No Context Venezuela: The Narratives Lost To Unavoidable Headlines

No Context Venezuela: The Narratives Lost To Unavoidable Headlines

By Jordan Florit.

Venezuela’s Copa America campaign was over before it began. At least that is the narrative that will likely persist when context is lost to time.

Despite the format gifting progression to four out of five teams in either group, a place in the quarter-finals became a difficult task for head coach José Peseiro to achieve when a wave of injuries hit the squad in the build-up to the tournament. It then turned to an impossible job when eight players tested positive for coronavirus on arrival in Brazil.

Yet despite 13 absences, the majority of whom would have started, Venezuela went into the last group game with destiny in their own hands. After shaking off a 3-0 loss to Brazil in the Copa America opener, draws against Colombia (0-0) and Ecuador (2-2) meant victory against Peru would see them make the final eight. In fact, as long as Brazil did not lose to Ecuador, victory would have meant finishing second.

Instead, Ecuador were the first team to avoid defeat to Brazil – drawing 1-1 – and Venezuela lost to Peru with the game’s only goal. Acrimoniously, the country that had battled so hard to keep a clean sheet against Colombia and had scored an injury-time equaliser against Ecuador finished bottom of their group. It was the first time they had failed to win a game at the tournament since Peru hosted it in 2004.

Peseiro made six changes to the side that started against Ecuador, meaning there were just three mainstays left from the game against Brazil: Luis Mago, Cristian Cásseres, and Junior Moreno. It seemed particularly harsh on Adrián and José Martinez – not brothers but cut from the same fighting cloth that had defined Venezuela’s campaign up to that point.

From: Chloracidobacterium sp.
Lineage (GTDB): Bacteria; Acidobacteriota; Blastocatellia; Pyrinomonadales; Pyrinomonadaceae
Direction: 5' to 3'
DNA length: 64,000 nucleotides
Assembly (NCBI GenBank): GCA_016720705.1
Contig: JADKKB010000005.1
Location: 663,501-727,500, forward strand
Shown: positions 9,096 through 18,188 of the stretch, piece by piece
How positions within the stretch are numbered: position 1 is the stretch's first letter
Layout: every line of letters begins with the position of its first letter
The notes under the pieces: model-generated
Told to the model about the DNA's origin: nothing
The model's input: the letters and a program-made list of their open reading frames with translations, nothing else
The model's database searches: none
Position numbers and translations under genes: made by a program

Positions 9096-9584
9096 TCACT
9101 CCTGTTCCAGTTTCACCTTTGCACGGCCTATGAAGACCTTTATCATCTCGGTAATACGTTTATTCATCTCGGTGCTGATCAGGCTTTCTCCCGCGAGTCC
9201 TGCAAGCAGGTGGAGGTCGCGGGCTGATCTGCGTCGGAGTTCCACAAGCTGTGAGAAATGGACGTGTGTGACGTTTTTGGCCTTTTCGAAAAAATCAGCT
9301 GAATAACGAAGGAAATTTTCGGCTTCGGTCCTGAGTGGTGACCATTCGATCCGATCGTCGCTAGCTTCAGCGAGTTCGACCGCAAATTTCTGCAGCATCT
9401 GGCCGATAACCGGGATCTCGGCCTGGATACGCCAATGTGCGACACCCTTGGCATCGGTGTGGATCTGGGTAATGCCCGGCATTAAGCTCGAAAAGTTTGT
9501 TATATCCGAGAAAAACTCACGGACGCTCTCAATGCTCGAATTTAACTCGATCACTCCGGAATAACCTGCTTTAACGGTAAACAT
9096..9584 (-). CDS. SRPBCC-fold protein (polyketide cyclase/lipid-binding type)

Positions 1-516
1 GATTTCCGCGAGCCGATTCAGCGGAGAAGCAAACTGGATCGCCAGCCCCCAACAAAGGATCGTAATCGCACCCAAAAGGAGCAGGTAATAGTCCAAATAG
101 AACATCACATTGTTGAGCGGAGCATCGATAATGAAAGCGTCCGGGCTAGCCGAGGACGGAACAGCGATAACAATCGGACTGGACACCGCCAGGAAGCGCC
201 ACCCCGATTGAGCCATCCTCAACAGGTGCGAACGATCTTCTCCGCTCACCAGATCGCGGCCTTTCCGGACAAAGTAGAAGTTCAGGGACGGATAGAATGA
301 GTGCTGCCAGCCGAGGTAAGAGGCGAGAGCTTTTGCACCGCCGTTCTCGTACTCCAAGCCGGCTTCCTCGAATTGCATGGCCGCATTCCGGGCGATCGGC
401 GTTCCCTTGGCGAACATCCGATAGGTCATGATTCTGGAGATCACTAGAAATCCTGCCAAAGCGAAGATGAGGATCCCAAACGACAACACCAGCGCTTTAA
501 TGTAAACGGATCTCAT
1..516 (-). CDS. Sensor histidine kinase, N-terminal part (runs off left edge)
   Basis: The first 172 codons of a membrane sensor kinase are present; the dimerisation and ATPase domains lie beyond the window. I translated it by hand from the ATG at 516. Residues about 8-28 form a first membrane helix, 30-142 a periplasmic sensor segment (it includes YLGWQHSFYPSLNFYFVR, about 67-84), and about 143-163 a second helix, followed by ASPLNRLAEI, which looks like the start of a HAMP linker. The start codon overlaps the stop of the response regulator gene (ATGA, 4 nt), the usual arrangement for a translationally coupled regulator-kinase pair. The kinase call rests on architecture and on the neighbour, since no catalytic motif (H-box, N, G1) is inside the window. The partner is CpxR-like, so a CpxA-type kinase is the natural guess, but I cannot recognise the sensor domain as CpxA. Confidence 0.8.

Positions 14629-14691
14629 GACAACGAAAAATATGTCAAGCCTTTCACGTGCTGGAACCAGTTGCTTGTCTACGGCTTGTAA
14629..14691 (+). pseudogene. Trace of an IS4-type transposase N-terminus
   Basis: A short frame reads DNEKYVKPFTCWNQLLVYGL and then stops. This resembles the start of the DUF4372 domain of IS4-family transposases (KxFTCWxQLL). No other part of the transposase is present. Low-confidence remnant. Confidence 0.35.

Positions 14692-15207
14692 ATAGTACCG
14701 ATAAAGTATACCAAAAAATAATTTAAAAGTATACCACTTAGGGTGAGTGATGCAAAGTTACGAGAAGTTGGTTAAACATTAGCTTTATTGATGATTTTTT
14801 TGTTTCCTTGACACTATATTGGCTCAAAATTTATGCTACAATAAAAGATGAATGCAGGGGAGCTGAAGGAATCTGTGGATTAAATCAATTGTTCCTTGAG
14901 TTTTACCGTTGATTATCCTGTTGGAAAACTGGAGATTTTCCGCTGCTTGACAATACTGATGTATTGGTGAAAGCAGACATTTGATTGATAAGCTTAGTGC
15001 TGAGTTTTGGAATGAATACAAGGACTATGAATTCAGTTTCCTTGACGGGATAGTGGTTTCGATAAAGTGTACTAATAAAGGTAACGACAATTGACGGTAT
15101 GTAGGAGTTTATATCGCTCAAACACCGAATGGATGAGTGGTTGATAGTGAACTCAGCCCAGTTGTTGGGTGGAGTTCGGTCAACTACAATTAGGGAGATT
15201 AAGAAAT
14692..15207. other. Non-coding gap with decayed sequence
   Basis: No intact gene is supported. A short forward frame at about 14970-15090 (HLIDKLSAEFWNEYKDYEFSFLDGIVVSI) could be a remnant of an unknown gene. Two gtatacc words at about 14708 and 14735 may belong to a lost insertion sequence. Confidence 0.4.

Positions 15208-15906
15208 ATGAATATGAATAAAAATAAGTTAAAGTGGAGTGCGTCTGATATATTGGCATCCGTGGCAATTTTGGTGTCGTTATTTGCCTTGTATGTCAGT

What Carlos Quieroz’s former Real Madrid assistant hadn’t altered was his choice to play a five-man backline; he did, however, change four of its faces.

And perhaps that, more than the conservatism, is what cost Venezuela at the final hurdle.

“Mano, tengo fe” (brother, I have faith) was the impassioned cry from the albeit virtual crowd at this spectatorless Copa America, but the performances weren’t solely at the discretion of the gods.

Peseiro had promised “300%” in his first press conference of the tournament and the players who ran themselves selflessly into the ground in the first three games had given exactly that.

Five players made their full debuts for Venezuela this tournament, one of whom arrived in Brazil less than 24 hours before the first game, yet it was that rawness, that nothing-to-lose attitude that served the team so well.

This was a 28-man squad, already absent of the likes of Salomón Rondón and Tomás Rincón, that had to be bolstered with 15 emergency reinforcements at the last minute. Such misfortune had created martyrs out of those who stepped to the fore.

The nation had rallied around this team, hastily assembled from the domestic league, bit-part players in Europe, and MLS workhorses. In those men, they saw themselves: fighting against the odds, in a dire situation but with an impassioned determination.

In an attempt to accommodate the returning stars, Peseiro betrayed the philosophy he had inadvertently roused and which resonated profoundly with an entire population.

The embattled spirit from the first three games was not there in the last; the embodiment of meaningful struggle was lost to an inauthentic desire for more. Yet it was not the players in the wrong and the extraordinary circumstances make laying the blame at Peseiro’s door seem trite.

The balance between bravery and bravo was not found, however. The move away from dogged and determined to adventurous and attacking was not taken with the required conviction and Venezuela ended up being neither.

Instead, they spent their final 90 minutes ultimately lost in a footballing no-man’s-land without an identity and where one poorly defended set piece was enough to define a campaign that had numerous narratives to give and will now likely not be told.

Jordan Florit is the author of Red Wine & Arepas: How Football is Becoming Venezuela’s Religion
and founder of @FUTVEEnglish